As this phase ends you will likely have higher exercise capacity and stamina. And that makes it a great time to experiment with your yoga practice and try new postures or training styles.

Something important to note here is that women tend to experience maximum sports injuries in this phase. Muscle and tendon injuries tend to be twice as likely in this phase which emphasises the need for regular strength training for women.

Here’s a Yoga Class suitable for the follicular phase:

Phase 2: Ovulation

This phase is short lived, around 24 hours, and is associated with high levels of Estradiol. Which translates into greater libido, more effective insulin regulation, and even greater tolerance to pain. Not only that, research has also found that women are more likely to shop for clothes and makeup during this time to feel more attractive. It also makes you more extroverted, and you may naturally find yourself more open to meeting other people and socialising.

In terms of yoga and exercise, this continues to be a high energy phase and you may keep up with your high intensity workouts or more challenging Vinyasa Yoga.

Here’s a Yoga Class suitable for the Ovulation phase:

Phase 3: Luteal Phase

In this phase Estradiol starts decreasing but Progesterone increases. This can impact our mood adversely, especially if we’re already stressed. This is because Progesterone increases Cortisol levels in the body and it can be a double whammy if you’re already stressed. Therefore, stress management should be priority during this time.

Because high stress hormones cause mood changes, irritability, cravings for high calorie junk food, and poor quality of life. The situation can further aggravate if combined with unhealthy lifestyle, poor sleep, excess alcohol or stressful environments.

Try this Yoga Class during the Luteal phase:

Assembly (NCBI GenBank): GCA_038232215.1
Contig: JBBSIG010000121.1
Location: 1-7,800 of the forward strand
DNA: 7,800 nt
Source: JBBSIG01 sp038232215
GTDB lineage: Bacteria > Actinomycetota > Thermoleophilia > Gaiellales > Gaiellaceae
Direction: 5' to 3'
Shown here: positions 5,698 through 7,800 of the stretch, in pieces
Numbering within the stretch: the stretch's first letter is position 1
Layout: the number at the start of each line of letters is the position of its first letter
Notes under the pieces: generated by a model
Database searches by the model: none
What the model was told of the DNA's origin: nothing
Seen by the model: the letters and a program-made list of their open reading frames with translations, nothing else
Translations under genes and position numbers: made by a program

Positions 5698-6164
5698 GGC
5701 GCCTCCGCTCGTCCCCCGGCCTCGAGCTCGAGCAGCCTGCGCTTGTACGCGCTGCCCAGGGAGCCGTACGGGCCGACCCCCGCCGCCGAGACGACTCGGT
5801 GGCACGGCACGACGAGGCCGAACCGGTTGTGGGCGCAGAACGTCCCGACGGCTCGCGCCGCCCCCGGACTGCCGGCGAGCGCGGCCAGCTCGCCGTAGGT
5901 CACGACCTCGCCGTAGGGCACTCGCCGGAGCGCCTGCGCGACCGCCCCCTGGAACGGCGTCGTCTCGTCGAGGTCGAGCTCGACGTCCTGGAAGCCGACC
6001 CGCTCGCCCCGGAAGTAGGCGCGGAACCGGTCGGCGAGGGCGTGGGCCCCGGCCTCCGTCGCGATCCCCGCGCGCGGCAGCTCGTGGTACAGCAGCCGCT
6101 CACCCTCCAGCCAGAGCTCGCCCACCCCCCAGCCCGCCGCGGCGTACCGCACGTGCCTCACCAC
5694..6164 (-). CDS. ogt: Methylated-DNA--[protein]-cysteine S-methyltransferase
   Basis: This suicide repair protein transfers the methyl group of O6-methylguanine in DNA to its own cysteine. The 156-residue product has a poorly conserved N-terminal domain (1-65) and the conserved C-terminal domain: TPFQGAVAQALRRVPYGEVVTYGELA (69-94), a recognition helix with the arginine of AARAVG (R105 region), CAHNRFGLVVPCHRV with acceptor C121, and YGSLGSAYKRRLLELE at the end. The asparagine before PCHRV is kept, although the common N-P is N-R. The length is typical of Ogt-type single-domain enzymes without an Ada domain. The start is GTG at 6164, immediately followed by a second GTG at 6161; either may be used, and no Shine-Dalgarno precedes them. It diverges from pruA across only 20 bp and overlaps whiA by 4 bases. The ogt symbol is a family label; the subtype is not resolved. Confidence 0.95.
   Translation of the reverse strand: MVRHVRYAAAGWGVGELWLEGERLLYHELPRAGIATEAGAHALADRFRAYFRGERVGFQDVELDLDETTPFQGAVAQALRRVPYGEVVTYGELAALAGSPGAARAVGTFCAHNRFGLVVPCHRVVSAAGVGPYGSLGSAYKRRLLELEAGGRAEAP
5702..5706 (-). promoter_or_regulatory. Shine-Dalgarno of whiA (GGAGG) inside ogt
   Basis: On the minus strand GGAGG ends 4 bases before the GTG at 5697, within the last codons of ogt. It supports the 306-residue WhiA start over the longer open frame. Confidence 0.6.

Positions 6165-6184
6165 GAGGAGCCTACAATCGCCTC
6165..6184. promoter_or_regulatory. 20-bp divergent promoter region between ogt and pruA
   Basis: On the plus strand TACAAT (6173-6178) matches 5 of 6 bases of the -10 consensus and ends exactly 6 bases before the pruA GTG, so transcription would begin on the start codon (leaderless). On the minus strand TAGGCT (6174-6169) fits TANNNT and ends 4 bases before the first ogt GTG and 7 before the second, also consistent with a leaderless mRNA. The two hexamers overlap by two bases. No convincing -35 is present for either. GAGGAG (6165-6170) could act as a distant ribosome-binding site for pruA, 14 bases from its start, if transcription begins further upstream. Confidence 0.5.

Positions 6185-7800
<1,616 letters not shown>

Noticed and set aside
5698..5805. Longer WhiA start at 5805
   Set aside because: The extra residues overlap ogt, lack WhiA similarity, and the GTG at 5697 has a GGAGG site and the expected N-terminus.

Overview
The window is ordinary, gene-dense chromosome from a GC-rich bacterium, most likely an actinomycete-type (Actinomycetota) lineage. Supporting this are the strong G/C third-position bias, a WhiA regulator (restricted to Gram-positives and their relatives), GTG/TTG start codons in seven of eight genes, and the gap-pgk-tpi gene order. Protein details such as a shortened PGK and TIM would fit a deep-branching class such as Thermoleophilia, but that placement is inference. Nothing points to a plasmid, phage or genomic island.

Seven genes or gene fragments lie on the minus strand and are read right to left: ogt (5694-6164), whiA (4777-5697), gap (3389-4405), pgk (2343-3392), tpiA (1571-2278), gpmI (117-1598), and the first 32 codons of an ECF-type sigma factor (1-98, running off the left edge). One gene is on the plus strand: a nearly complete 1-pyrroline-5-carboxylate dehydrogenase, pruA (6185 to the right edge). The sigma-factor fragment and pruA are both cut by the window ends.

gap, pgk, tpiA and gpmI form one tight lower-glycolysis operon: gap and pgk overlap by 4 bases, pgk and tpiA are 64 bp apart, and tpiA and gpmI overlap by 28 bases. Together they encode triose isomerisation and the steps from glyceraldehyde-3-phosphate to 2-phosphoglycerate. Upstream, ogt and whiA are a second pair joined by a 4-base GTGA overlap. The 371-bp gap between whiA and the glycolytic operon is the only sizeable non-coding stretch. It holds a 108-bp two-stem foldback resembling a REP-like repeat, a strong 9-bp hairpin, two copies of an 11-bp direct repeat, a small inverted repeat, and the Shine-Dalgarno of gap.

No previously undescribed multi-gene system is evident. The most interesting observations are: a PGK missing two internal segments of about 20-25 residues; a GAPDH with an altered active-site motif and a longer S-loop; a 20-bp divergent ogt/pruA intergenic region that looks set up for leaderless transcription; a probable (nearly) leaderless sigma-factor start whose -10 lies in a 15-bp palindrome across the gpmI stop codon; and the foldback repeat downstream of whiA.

In summary:

  • During periods, energy maybe low, restorative yoga practice can help
  • After Periods, energy will steadily increase till ovulation, high intensity practices may be more fun
  • Ovulation, same as above
  • After ovulation, is luteal phase (two weeks before your next period), when energy may steadily decrease. Stress Management is of utmost importance at this time.

Do remember that the above is not sacrosanct as it varies for everyone. A lot of other external factors come into play such as diet, environment, stress, activity levels etc. And women react differently to these hormonal changes. So, the best way to make sense of your cycle is to track it, because it is unique.

Tracking builds awareness, over time you’ll develop a sound understanding of how your energy levels waiver through the month and what are the events that impact them the most. It’ll also teach you to be kinder to yourself – as it’s but natural to have more or less motivation on certain days. Start listening to your body and do whatever “feels right”. There might be days when you may need a more challenging practice, and days when you need to slow down, tracking will help you make sense of that. And eventually you will develop more intuitive intelligence on how to manage your cycle.

Looking to get started with your Home Yoga Practice? Then look up Yoganama TV to get access to 100s of my Yoga, Pranayama, and Meditation videos across different styles of Yoga like Hatha, Vinyasa, and Restorative.